Located in the parking lot of the Paul Roberson Building (3133 General Hudnell Dr.)
Excerpt from the Commemorative Plaque:
Dedicated in July 1992 - Commemorating the activation of the Air Force Materiel Command by Major General Lewis Curtis III for the Kelly Field Heritage Foundation.
The General Dynamics FB-111A Aardvark/68-0275.
Designed as a variant of General Dynamics' versatile F-111 fighter-bomber, the FB-111A served in the United States Air Force Strategic Air Command from 1968 until 1991. Dubbed the Aardvark for its long nose, the medium-range supersonic aircraft pioneered several technologies for production aircraft, including variable-sweep wings, afterburning turbofan engines and automated terrain-following radar for low-level, high-speed flight.
Intended as a replacement for the B-58 Hustler and as an accompaniment to the B-52 Stratofortress until a more advanced nuclear-armed manned bomber could be procured, the FB-111A supported the third leg of the U.S. Triad Nuclear Deterrent strike-force consisting of manned bombers, Inter-Continental Ballistic Missiles and Submarine Launched Ballistic Missiles.
Source: Wikimedia Commons
Along with greater fuel capacity, strengthened landing gear, lengthened wings and a fuselage over two feet longer than that of the standard F-111, the FB-111A was equipped with advanced electronics systems that included an improved attack radar, internal navigation system, digital computers and multi-function displays to support its role as a nuclear-armed strategic bomber. Its variable wing design, extending out for slow-speeds and sweeping back for high-speeds, enabled the aircraft to operate a peak performance in sub-sonic and supersonic flight.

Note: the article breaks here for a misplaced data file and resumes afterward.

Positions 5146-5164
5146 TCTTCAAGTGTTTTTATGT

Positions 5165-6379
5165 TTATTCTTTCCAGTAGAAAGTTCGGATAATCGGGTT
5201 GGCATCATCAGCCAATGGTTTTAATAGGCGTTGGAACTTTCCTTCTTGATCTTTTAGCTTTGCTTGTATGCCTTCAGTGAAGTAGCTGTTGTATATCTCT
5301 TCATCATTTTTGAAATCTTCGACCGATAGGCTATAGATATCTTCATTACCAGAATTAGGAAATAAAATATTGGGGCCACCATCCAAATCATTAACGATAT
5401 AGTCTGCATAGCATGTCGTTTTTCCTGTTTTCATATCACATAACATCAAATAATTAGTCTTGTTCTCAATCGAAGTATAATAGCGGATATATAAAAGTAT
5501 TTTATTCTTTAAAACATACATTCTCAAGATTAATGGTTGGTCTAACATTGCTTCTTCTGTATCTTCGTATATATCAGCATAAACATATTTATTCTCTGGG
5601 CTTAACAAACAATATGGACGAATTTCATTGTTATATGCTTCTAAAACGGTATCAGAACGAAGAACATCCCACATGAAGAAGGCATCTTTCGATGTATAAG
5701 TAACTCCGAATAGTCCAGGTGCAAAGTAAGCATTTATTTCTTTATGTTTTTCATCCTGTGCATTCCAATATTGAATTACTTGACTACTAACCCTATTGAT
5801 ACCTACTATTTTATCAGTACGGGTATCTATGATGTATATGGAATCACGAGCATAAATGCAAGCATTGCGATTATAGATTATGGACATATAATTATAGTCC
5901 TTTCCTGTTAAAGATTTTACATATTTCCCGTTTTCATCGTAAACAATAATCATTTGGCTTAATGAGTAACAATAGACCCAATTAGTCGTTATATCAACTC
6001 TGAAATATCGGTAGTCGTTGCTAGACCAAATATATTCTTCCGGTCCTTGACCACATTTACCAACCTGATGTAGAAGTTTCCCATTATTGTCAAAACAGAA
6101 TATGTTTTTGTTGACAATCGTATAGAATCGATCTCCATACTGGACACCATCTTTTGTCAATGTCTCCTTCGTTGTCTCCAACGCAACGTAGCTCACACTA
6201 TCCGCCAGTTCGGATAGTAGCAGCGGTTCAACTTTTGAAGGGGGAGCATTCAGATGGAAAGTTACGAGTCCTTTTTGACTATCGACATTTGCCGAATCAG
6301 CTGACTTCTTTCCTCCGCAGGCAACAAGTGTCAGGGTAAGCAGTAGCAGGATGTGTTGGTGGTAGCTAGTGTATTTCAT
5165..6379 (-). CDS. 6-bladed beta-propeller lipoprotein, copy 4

The FB-111A had a total weapons load of 35,500 pounds, making it a credible threat to any adversary before the ceasing of its production in 1971.
Kelly Field workers provided support and electronic test equipment for this versatile aircraft, including a major acquisition of replacement automatic test equipment.
General Dynamics FB-111A "Aardvark". https://kishamuseum.org/pages/general-dynamics-fb-111a-aardvark
Hussey, Ann K. et. al. Kelly Air Force Base: Eighty-Five Years of Service: 2001.
Military Analysis Network. F-111: https://fas.org/man/dod-101/sys/ac/f-111.htm
Banner image courtesy of www.airhistory.net